Kanban is a task management model, often employed by Agile companies.
Its most important tool is a Kanban board. The board has three main panels: to do, doing, and done. It also includes cards, swim lanes, and limits, which help visualize the workflow. Kanban boards have many advantages, which we are going to discuss in this article.
- Visibility and predictability
Kanban boards provide a clear view of what you need to do, what work is in progress, and what has already been done. You can see that with just a glance at the board and the cards in different panels. This way, you can track progress, notice bottlenecks forming, and manage the workload better. The ability to track progress easily also leads to better predictability. It becomes easier to gauge when a certain project would be finished.
- Increased productivity
Kanban also improves the productivity of the team and each team member. Kanban boards limit the work in progress, and team members focus on one task at a time. It is a pull system: the team can only pull tasks when they can to do them. It is the opposite of push systems when tasks are pushed onto the team, no matter its capacity.
This way, the team will not struggle with too many tasks at hand. Everyone focuses on doing one thing at a time to move the cards to the “Done” bar as quickly as possible. Finally, if there is a problem with one task, it is easy to see and fix. The production only stops for a very short time.
Flexibility is one of the key values of Agile companies. Responding quickly to customers’ needs is essential and Kanban boards can help here.
If something suddenly changes, it is easy to make minor adjustments in the Kanban board to suit these changes. You can change tasks, directions, priorities, etc. For example, if there is suddenly a demand for a different product than the company has been producing, it is pretty easy to switch. Kanban helps minimize overproduction and waste of materials. Also, as team members only work on one task at a time, they can tackle the priority tasks as soon as they have finished theirs.
- Reducing costs and waste
There are several kinds of waste in a manufacturing environment: overproduction, waiting time, unnecessary motions. Reducing such waste is crucial for every management as waste hampers project development. Because Kanban boards improve visibility and help team members focus on one task, the waiting time is significantly reduced. Greater visibility also helps avoid overproduction and unnecessary motions.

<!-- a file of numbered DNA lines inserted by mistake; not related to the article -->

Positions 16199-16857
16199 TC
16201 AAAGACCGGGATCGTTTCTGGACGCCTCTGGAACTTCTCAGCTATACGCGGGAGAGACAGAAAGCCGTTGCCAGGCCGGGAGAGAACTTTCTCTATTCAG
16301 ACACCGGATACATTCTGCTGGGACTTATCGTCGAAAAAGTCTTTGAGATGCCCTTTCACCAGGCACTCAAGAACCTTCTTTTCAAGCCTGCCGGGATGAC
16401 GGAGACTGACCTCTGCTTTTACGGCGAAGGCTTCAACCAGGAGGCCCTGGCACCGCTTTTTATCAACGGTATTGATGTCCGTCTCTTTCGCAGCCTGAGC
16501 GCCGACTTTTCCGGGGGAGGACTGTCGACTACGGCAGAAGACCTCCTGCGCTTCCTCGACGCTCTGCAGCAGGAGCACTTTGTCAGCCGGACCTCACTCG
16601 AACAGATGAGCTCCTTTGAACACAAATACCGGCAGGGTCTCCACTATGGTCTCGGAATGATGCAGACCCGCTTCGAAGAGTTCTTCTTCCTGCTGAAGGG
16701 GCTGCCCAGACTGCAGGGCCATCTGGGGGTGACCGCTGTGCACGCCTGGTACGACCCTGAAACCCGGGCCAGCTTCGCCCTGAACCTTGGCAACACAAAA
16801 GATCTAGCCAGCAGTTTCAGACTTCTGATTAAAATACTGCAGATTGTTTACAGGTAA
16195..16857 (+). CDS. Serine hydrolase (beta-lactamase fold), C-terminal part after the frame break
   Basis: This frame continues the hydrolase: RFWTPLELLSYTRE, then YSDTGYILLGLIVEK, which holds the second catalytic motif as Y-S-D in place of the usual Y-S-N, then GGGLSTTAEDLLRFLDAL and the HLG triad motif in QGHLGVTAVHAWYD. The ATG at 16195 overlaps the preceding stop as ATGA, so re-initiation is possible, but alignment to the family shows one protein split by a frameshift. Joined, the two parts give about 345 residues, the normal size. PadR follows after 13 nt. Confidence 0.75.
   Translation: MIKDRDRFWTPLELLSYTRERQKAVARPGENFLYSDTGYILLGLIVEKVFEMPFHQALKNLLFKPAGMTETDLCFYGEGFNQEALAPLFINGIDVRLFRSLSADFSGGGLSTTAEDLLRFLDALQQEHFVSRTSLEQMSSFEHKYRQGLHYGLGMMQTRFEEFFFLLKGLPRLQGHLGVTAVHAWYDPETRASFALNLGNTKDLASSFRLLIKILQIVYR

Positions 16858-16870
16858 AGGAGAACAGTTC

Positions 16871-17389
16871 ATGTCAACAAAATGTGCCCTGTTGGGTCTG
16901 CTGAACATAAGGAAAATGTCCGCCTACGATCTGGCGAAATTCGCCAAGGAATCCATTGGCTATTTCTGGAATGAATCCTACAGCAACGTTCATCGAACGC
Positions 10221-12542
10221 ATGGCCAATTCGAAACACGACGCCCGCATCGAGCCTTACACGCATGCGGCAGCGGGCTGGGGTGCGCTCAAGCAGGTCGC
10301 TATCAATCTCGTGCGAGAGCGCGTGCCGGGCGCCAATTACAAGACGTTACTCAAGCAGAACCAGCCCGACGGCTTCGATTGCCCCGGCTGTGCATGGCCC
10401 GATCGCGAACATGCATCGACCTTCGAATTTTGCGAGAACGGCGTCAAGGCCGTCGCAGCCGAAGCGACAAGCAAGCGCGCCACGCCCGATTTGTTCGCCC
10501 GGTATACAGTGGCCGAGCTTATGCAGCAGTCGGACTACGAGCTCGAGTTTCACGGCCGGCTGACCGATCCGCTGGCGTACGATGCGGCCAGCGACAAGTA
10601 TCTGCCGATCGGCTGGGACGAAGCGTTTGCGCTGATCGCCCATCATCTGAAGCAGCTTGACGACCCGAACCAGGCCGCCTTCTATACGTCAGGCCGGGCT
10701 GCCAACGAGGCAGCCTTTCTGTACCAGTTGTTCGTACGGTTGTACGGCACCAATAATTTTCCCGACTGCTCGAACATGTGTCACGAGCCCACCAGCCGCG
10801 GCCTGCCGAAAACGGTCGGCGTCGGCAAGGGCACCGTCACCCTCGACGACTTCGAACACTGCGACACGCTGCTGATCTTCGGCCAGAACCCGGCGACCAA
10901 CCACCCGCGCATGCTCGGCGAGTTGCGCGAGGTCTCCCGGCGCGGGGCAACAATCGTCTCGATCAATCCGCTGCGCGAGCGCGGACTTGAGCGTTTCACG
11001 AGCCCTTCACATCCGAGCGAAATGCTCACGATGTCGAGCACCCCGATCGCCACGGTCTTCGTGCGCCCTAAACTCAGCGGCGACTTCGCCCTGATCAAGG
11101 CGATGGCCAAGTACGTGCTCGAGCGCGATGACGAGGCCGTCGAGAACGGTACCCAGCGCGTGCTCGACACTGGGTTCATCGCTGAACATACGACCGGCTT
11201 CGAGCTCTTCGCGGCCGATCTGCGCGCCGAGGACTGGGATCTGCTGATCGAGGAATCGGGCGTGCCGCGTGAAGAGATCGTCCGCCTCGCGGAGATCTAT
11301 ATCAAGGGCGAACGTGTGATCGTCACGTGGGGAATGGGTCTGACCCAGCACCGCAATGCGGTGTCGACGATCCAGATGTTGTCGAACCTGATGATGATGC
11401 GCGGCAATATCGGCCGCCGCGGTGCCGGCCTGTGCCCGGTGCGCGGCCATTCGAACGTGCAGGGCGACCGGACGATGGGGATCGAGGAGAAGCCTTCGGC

It also results in cost savings, as it minimizes logistics costs, prevents overproduction, and reduces inventory costs. Components for production are also only delivered when needed, which also decreases the need for storage and scrap.
- Easier collaboration and better company culture
The visibility achieved with Kanban boards promotes greater collaboration. Because of greater visibility, it is easier to exchange information and work together on further improvement during the meetings.
Also, every team member has a task to complete, without which the project cannot run smoothly. Everyone has to collaborate to ensure progress. It also means that everyone’s input is valuable. Kanban allows to create a stronger, more inclusive company culture, focused on continuous improvement.
- Continuous improvement
To improve continuously, every minor problem has to be recognized as soon as possible and eliminated quickly. Kanban boards provide great visibility which greatly helps to do this. The team can see the workflow and the progress and make necessary changes. By analyzing the board, you can gain a greater understanding of how the team members work, how soon they complete their tasks, etc. Such understanding leads to better estimates, as well as continuous improvement, reaching more than just the goals set.
If you decided a Kanban board would be helpful for you, it is easy to create one. You can use a bigger sheet of paper and post-it notes, a whiteboard with markers or a digital Kanban board. There are quite a few digital boards such as Teamhood that offer many possibilities, allowing you to make the best out of your Kanban experience.